Posted by davidkalat on August 11, 2012
Conventional wisdom will tell you that the arrival of talkies killed off silent film, especially silent comedy. (This is, for example, the premise of The Artist, and a couple of generations earlier the premise of Singin’ in the Rain). I’ve been tilting at this windmill pretty much since I showed up on this board back in 2010, but I don’t think I’ve ever been properly systematic about organizing my counterargument. So, I intend to devote the next several weeks to exploring this moment in film history in some detail. It’s going to be story about F.W. Murnau and Harry Langdon, Charley Chase and Cary Grant, Howard Hawks and Mack Sennett—it’s going to build a bridge from Murnau’s Sunrise to Hawks’ His Girl Friday. It sounds like a sprawling mess, and maybe it will be, but in my mind’s eye this all ties together. We’ll see.
I am generally leery of absolutes, and the absolutist position on the transition to sound is deeply problematic.
If you want to say that The Jazz Singer killed off silent filmmaking, that’s not an outrageous position to take. But there have been stray anomalies here and there—The Artist and Silent Movie are obvious examples, but there are also an array of films whose makers digested the aesthetics of silent comedy and managed to make sound films in that tradition: Tati’s Playtime, Etaix’s Yo-Yo, Pixar’s Wall-E. Arguably, much of the realm of animated cartoons from the 1930s through the 1960s recapitulated silent comedy aesthetics in a raucus, noisy new style. Filmmakers like Blake Edwards or Jackie Chan self-consciously paid hommage to the silent comedies that inspired them, and did so in modernist films.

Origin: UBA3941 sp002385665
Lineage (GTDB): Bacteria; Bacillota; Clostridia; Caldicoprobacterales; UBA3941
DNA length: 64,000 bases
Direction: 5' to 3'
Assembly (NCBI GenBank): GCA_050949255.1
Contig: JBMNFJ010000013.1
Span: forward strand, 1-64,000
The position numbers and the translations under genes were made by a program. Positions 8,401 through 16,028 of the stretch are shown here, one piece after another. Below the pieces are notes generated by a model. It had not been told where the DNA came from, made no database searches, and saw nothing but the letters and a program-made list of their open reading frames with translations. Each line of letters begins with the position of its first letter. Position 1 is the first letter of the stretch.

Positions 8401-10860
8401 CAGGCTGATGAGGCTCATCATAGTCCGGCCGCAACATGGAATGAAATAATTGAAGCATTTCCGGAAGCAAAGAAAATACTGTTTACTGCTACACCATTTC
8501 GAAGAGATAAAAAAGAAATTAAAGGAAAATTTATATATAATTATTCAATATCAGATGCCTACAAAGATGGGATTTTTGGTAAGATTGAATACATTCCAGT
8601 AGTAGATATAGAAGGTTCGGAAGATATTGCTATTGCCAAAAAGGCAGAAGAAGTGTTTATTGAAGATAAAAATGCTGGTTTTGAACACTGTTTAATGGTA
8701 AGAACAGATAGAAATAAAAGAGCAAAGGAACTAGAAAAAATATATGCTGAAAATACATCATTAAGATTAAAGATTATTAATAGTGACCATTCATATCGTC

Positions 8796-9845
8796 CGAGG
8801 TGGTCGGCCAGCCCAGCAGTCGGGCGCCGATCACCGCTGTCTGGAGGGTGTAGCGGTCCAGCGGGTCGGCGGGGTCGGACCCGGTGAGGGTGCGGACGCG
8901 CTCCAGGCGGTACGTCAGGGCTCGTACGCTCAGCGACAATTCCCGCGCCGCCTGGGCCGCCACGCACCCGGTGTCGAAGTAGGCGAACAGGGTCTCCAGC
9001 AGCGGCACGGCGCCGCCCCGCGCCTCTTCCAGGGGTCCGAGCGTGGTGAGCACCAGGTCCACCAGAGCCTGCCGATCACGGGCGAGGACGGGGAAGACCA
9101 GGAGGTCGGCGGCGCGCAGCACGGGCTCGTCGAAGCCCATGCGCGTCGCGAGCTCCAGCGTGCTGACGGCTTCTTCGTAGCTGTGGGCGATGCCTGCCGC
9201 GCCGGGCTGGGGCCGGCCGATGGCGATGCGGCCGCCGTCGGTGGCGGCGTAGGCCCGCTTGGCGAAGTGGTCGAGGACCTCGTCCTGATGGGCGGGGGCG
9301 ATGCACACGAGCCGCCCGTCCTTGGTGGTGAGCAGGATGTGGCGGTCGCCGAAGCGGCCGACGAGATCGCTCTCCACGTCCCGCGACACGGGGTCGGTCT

If you want to say that the great filmmakers of the era were stopped in their tracks by the transition to sound, well, that doesn’t quite hold water either. Chaplin, Keaton, Lloyd, and Langdon all continued to make movies without breaking their stride. It may be the popular consensus that their talkie era work was so diminished as to be incomparable to their silent greats, but that’s a matter of opinion, not fact.
Even if we were to agree that the talkie era work by Chaplin, Keaton, Lloyd and Langdon was of such diminished quality that it couldn’t be connected to their silent work, that still leaves Laurel & Hardy, Our Gang, and Charley Chase as silent era comedians who made the transition to talkies without missing a single step or changing their aesthetics at all. And then there’s the likes of the Three Stooges, whose work exists entirely on the talkie side but could easily have been done in the silent era without any changes.
What of directors like Leo McCarey, Frank Capra and Ernst Lubitsch, who got their start in silent comedy but are best known for talkie comedies?
Basically, if you want to stake out an absolutist position on this point, you have to clutter your argument with asterisks and carefully draw boundaries around what films and filmmakers you’re willing to consider.
That being said, you can’t really take up a contrarian position either—to say the silent-era style slapstick comedy continued unchanged into the talkie era is clearly a nonsensical statement.
So let’s try softening the absolutist stance and see where it takes us: what if we just say that there were a set of comedy aesthetics associated with silent films that were prevalent and popular in the 1910s and 20s but a different set of comedy aesthetics associated with talkie films were prevalent and popular in the 1930s and 40s. That’s a lot of qualifying weasel words, but it’s an easier stance to defend—and phrasing it this way shifts the emphasis away from the technological shift and onto an aesthetic shift.
The technology was never the central story here anyway, and putting it at the center was a mistake.
Just imagine, as a thought exercise, that sound technology had been part and parcel of the movies since Day One—that when Fred Ott sneezed, we heard “A-choo!,” that when the workers filed out of the Lumiere factory we could hear them grumbling about their lousy jobs. This isn’t so much of a stretch, really-there are experimental talkies from this early period.